To mark Stop Cyberbullying Day 2017, The Cybersmile Foundation have released the findings of a major international survey focused on cyberbullying, online abuse and harassment.
The report highlights the levels of bystander exposure to various types of online abuse including racist, homophobic and religious based abuse online.
Highlights from the survey found that:
- 61.9% of female respondents in the UK had seen the most online abuse on Facebook, compared to other social media sites
- 55.1% of all respondents in the UK had seen the most online abuse take place on Facebook, compared to 19.1% on Twitter; 10.85 on YouTube; 8% on Snapchat; and 7% on Instagram
- 40.6% of respondents in the UK aged 18-24 had seen racist abuse online
- 37.1% of respondents in thje UK aged 18-24 had seen homophobic abuse online
- 31.5% of respondents in the UK aged 18-24 had seen religion based abuse online
Top Tips For Dealing With Cyber Bullying
Save Evidence – If things escalate, you might need to demonstrate ‘persistent harassment’ for legal action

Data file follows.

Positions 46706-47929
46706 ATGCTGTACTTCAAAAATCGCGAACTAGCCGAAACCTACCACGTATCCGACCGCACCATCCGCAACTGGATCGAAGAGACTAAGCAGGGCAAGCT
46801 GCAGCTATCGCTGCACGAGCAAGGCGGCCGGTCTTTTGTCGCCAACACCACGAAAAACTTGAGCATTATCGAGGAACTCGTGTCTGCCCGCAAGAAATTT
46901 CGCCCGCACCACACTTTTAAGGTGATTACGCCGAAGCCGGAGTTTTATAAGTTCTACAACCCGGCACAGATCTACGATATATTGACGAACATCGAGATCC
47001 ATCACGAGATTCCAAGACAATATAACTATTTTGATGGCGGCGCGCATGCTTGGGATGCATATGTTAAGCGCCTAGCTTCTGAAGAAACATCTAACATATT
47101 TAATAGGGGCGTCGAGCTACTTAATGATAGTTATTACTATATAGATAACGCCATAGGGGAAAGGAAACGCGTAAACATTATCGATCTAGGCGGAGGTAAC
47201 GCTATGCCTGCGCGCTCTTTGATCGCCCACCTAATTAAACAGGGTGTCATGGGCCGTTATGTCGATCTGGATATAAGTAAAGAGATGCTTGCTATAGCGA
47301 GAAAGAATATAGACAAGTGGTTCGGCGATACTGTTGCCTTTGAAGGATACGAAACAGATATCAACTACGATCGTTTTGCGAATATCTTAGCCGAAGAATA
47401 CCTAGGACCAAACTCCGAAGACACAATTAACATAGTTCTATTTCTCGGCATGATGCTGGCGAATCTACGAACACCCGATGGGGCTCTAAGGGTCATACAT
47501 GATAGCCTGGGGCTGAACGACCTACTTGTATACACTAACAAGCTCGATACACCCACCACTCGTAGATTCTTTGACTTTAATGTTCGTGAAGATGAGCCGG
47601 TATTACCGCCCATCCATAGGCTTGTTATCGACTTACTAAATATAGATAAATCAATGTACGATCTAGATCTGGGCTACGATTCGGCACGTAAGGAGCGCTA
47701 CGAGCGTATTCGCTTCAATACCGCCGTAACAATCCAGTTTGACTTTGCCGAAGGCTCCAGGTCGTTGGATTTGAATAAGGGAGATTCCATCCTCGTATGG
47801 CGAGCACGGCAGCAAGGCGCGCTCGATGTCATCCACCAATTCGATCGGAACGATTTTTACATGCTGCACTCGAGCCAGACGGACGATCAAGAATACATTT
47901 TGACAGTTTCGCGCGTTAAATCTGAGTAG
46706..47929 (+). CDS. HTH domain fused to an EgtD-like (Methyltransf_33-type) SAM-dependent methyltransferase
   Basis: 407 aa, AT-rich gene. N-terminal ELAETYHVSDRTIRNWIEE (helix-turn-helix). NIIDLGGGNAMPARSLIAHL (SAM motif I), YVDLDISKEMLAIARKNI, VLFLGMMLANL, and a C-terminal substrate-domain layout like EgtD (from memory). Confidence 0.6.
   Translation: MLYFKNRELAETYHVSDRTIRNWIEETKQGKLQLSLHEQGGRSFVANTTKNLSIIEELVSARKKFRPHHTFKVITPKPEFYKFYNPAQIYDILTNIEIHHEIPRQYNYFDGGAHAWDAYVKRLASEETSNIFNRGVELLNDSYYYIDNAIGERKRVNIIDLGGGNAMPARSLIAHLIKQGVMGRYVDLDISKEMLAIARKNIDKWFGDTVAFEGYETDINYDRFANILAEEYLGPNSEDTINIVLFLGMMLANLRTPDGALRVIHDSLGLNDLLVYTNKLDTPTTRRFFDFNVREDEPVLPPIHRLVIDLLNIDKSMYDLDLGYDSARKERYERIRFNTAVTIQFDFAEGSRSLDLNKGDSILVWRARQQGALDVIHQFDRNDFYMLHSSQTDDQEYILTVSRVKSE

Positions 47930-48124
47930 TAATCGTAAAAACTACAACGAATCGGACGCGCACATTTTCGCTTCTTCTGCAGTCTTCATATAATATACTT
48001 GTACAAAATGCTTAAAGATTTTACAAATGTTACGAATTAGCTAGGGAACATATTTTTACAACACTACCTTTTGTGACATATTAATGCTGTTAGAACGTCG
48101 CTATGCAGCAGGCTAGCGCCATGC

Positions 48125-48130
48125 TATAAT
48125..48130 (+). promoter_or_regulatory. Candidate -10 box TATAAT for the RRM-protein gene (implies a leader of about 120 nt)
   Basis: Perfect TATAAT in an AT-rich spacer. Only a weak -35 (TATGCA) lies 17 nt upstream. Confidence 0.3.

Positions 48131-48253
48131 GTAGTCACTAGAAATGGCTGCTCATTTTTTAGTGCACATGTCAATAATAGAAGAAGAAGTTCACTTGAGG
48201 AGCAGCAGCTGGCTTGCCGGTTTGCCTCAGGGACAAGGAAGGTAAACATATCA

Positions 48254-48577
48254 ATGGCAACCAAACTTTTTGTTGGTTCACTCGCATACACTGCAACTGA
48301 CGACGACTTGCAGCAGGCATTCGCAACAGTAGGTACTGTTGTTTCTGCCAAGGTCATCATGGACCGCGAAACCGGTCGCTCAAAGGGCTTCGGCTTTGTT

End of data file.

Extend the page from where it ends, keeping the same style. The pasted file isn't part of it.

Don’t Retaliate – Cyberbullies and harassers want a reaction. By ignoring them you aren’t giving them what they want
Report and Block – If the abuse is on a social media platform, block and report the user/ content to the platform administrators. Information on how you can report online hate speech can be found here.
Speak to Someone – Regardless of your age, telling someone about your abusive experience can help you maintain a healthy perspective about the situation
Get Help & Support
The NSPCC have reported that in 2015/16, 25,700 Childline counselling sessions with children focussed on issues relating to bullying. More information and support relating to cyber bullying is available via the NSPCC website.
ThinkUKnow is a national website which offers tailored advice to young people about online safety concerns. There is also a section on there if you are a parent/carer or a teacher who is concerned about a young person’s safety online.